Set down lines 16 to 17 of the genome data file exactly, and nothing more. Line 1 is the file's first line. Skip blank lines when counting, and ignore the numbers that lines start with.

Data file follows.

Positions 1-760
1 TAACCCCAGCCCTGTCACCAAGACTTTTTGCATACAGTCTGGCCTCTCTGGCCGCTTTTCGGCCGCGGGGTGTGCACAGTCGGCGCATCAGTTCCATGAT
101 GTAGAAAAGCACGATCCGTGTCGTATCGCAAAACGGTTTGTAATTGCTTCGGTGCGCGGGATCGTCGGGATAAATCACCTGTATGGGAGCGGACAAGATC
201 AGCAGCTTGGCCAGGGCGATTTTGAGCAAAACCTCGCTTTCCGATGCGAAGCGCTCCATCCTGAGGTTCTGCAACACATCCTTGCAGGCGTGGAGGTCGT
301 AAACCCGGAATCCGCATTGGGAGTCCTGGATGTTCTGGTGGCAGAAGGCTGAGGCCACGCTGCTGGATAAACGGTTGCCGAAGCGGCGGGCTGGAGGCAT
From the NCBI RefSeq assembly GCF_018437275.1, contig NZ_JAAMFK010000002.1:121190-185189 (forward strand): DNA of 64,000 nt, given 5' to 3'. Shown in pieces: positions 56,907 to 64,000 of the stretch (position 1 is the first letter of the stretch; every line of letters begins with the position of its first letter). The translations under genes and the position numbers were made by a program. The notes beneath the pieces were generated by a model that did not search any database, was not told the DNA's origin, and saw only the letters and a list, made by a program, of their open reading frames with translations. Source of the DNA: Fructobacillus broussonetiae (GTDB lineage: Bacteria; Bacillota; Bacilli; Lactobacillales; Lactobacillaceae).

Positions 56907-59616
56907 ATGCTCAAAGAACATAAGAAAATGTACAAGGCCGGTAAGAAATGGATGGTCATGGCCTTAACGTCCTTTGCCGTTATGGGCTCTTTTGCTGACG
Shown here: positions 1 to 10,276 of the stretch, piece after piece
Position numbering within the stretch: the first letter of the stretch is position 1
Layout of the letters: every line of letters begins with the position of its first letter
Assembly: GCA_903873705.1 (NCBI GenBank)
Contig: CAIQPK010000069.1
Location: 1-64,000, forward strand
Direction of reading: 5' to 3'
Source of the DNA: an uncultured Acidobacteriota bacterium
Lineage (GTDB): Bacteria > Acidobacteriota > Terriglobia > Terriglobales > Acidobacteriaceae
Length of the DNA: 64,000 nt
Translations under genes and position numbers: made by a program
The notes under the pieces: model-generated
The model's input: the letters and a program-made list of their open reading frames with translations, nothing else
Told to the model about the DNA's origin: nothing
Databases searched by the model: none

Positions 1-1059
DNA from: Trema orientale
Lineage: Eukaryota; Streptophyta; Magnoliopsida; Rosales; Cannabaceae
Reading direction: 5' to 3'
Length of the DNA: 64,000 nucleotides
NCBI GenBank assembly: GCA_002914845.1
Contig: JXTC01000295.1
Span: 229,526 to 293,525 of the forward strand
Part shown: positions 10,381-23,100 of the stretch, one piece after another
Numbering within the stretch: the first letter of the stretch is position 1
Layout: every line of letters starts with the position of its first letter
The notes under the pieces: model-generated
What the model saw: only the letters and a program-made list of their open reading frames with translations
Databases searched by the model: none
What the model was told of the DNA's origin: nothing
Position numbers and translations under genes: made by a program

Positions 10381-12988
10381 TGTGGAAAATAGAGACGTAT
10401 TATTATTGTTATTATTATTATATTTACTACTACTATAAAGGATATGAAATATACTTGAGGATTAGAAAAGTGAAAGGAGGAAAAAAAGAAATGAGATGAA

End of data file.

Source of the DNA: an uncultured Acidobacteriota bacterium
Lineage (GTDB): Bacteria > Acidobacteriota > Terriglobia > Terriglobales > Acidobacteriaceae